While the Samsung Galaxy Tab 2 appears to be a much better attempt at a seven-inch tablet than the original (it runs Ice Cream Sandwich, which, you know, is actually designed for tablets), is it reeeeeeally that necessary to revisit the past when the company already makes 7.7, 8.9, and 10.1-inch tablets as well?
The Galaxy Tab 2 has a dual-core, 1 GHz processor, a gig of RAM, the option of 3G data and 32 GB of internal storage (to go with the obligatory microSD card slot). Not horrible, but this thing will be a full generation behind other devices in less than six months. At 0.41 inches and 12.1 ounces, it's thinner and lighter than the original Galaxy tab, which was 0.47 inches and 13 ounces, but it's also not a radical engineering feat either.
So why in the hell does this thing exist? As of late, Samsung has been all about pushing their premium devices in the mobile space, but this one is decidedly plain and boring. Pricing and availability have yet to be announced, which leaves room for a couple of theories. First, it's possible this never sees the light of day in the US, and is merely an attempt to gain market share in other regions.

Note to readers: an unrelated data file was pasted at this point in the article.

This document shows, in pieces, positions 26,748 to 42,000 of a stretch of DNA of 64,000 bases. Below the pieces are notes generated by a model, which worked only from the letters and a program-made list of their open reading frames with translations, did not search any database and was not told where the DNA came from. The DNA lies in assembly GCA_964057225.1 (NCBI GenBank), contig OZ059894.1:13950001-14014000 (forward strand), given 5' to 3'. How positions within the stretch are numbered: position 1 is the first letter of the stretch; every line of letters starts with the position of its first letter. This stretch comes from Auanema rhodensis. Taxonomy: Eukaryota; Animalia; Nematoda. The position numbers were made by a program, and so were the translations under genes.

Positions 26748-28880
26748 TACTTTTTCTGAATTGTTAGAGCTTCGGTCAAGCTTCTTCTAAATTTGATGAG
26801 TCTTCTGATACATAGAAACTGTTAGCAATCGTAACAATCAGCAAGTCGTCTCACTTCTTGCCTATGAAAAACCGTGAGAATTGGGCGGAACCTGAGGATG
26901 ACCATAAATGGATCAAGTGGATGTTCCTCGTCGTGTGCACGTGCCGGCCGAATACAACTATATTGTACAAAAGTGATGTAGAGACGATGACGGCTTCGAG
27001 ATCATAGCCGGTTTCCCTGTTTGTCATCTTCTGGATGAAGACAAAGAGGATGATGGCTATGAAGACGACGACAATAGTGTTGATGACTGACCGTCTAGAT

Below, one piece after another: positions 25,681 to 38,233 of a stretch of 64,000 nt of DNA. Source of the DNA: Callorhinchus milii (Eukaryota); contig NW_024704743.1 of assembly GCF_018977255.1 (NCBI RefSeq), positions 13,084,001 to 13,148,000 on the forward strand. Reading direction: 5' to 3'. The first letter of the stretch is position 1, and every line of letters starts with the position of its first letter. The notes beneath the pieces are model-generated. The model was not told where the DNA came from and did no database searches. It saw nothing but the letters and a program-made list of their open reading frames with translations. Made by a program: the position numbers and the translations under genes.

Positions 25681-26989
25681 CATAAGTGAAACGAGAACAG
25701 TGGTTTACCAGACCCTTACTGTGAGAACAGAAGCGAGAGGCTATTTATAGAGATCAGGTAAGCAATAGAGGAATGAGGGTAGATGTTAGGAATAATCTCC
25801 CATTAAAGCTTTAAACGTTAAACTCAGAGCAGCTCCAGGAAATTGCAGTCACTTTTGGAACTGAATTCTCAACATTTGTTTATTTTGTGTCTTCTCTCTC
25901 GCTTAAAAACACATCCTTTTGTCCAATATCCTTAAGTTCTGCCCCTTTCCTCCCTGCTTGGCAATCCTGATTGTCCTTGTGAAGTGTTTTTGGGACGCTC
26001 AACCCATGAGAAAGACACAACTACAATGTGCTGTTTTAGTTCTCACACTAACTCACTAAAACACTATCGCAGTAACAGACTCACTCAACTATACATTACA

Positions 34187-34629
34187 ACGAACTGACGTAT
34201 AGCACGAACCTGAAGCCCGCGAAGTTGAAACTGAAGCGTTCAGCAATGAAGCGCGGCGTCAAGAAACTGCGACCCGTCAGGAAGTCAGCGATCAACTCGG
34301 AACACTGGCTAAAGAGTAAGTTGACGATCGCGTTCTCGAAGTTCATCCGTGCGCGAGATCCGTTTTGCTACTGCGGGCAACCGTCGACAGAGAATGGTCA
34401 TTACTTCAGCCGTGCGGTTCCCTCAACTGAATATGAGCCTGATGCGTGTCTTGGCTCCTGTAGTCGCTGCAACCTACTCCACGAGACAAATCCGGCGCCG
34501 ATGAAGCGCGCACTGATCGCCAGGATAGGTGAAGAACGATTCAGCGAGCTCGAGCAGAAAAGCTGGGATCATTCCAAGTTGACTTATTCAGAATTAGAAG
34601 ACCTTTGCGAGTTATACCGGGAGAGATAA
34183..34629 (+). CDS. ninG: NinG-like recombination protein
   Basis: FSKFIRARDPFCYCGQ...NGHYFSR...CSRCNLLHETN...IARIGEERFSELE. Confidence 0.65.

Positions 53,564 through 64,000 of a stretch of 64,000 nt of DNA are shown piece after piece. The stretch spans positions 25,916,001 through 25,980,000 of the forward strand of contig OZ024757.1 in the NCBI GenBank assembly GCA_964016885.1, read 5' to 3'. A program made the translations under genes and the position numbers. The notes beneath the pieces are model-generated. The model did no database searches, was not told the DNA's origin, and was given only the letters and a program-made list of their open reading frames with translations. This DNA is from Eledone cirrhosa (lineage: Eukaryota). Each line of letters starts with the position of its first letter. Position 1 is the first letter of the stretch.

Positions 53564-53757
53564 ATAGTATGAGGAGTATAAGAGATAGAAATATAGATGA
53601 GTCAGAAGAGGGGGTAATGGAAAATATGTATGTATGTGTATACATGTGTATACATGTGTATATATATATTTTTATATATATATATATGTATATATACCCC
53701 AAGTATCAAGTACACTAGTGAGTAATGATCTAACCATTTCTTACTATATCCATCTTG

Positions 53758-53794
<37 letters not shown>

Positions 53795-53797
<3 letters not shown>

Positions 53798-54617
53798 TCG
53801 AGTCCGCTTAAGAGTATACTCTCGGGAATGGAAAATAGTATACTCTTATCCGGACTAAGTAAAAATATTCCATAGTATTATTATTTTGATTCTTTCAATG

Or maybe this ends up being a sub-$200 device intended to compete with the likes of the Kindle Fire. Of course it won't have a content library to compete with Amazon, but it will have a newer, better version of Android and a more capable feature set than Amazon's offering.
But until we get more details, all we can ask is: Whyyyyyyyyyyyyyyyyyyyyyy? [Samsung]